Sometimes, it is hard to distinguish between a permissible business activity and impermissible labor or employment. In such a case, the consular official must look at whether the principal place of business and the actual place where profits accrue are in the foreign country and not in the U.S.

The consular official may also use the old three-prong test which asks, first, whether the individual would be compensated from a U.S. source. The B-1 nonimmigrant may receive an expense allowance or reimbursement from a U.S. source, but he/she may not receive a salary or remuneration from U.S. sources in connection with activities in the U.S.

The second prong pertains to the nature of the services performed. Attendance at business meetings is allowed, but services, even if uncompensated, for which a U.S. worker would have to be hired, or those services inherently part of the labor market are not and could disqualify the applicant from the visa.

The third prong requires the officer to determine who benefits the most from the visitor’s services in the U.S. If it’s a U.S. entity that will benefit the most, chances are the visitor will be denied a B-1 visa. On the other hand, if the foreign national or foreign employer primarily benefits from the services, the visitor may be eligible for a B-1 visa.

Examples of business activities that are allowed under a B-1 visa are the following: engaging in commercial transactions; negotiating contracts; litigating; participating in a convention, conference or seminar; and undertaking independent research.

Visas May Be Revoked Without Notice

The death of 9/11 mastermind Osama Bin Laden may very well be a turning point in the United States’ fight against terrorism. However, although a battle has been won, the “war on terror” is not yet over.

Since September 11, 2001, the government has taken steps to increase domestic security through changes in immigration rules, such as the visa revocation process. For instance, three years after the attack the DOS had revoked 1,250 visas based on information suggesting possible terrorist activities or links. These measures in part resulted from findings that the hijackers used temporary visas which allowed them to stay in this country and perpetrate the attacks.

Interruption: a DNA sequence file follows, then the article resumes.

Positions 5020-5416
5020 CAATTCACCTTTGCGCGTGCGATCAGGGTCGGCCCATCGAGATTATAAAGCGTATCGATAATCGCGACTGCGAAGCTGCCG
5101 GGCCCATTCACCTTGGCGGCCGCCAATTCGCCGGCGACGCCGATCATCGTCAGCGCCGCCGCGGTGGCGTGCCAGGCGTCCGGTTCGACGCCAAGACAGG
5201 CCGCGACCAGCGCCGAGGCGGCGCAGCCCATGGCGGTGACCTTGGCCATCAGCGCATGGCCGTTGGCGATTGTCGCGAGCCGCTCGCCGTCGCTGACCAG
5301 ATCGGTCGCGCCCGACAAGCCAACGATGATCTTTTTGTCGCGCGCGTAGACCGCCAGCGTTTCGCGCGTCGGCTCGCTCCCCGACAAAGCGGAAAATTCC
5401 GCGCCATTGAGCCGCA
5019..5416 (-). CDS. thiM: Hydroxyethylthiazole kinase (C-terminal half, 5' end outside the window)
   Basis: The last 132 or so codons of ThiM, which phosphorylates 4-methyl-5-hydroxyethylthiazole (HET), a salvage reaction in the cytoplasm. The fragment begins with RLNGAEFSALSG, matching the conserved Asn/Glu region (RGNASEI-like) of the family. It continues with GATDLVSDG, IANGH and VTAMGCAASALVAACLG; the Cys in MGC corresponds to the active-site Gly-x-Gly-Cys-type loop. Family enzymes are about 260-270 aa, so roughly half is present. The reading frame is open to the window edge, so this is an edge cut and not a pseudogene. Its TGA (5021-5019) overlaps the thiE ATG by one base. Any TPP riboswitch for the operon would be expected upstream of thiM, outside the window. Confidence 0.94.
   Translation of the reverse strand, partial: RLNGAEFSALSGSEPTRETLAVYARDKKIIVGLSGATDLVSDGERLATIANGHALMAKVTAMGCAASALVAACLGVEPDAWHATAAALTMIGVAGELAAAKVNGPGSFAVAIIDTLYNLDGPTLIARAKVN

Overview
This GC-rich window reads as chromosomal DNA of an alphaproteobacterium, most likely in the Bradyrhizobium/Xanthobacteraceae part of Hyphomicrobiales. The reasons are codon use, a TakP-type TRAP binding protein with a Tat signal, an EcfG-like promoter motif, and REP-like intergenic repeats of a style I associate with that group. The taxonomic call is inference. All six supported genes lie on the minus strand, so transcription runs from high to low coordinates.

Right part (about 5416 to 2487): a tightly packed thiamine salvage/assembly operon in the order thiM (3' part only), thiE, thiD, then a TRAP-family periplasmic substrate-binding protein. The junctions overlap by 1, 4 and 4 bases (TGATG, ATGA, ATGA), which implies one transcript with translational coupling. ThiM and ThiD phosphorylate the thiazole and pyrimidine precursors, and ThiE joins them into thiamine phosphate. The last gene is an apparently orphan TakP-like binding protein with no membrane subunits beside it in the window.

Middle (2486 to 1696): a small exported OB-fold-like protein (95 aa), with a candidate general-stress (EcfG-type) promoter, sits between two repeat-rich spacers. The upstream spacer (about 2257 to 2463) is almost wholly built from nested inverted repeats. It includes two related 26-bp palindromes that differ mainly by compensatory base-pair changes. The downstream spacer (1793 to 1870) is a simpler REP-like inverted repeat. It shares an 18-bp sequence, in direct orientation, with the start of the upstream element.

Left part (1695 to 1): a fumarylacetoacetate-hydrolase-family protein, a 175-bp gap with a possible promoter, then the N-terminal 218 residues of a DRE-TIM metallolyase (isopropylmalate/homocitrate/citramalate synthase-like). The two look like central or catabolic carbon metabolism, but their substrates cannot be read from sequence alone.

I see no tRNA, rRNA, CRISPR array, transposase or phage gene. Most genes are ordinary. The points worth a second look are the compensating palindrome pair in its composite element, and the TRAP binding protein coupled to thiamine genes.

Citing security concerns, the Department of State issued a new rule that allows a consular official to revoke an immigrant or non-immigrant visa “at any time, in his or her discretion”. The rule, which was published in the April 27, 2011 issue of the Federal Register, took effect immediately.

Under the new rule, the DOS may if practicable give notice of the revocation to the alien, but the consular official may revoke the visa without any notice to the alien either before or after the revocation is effected.

A visa may be revoked when the applicant was, has become, or may become, ineligible for a U.S. visa. Traditionally, this revocation authority was exercised for national security concerns and foreign policy interests.

Furthermore, the alien whose visa was revoked may no longer seek reconsideration of the revocation. Under the old rule, it was possible for the alien to receive a notice of intent to revoke with opportunity to respond and to appeal the revocation. Now, the only remedy is to re-apply for a visa and prove one’s eligibility all over again.

Previously, the holder of the revoked visa was asked to submit the visa to be stamped “revoked”. However, the new rule states that the revocation is valid despite the failure or inability of the DOS to physically cancel the visa.

Because the visa holder no longer needs to be notified, there is a high probability that the alien will learn of the revocation only when he or she is refused admission at a port of entry. A revoked visa is invalid and may not be used for travel.

The new rule, however, allows for a provisional revocation when the DOS needs to consider more information that might lead to a final revocation. If the alien is found eligible, the visa will be reinstated without need of application.

Except for holders of provisionally revoked visas that were later reinstated, an alien whose visa was revoked must apply for a new one and his/ her eligibility will be adjudicated at that time. This means that even though you have several years remaining on your 10-year multiple entry visa, once it is revoked you may no longer use it to enter the U.S. and you would have to apply for another visa.

An immigration officer is also authorized to revoke a valid visa by physically cancelling it if the alien adjusts status or obtains an immigrant visa, is ordered excluded from the U.S., given permission to withdraw an application for admission, issued a final order of deportation, or permitted to voluntarily depart from the U.S.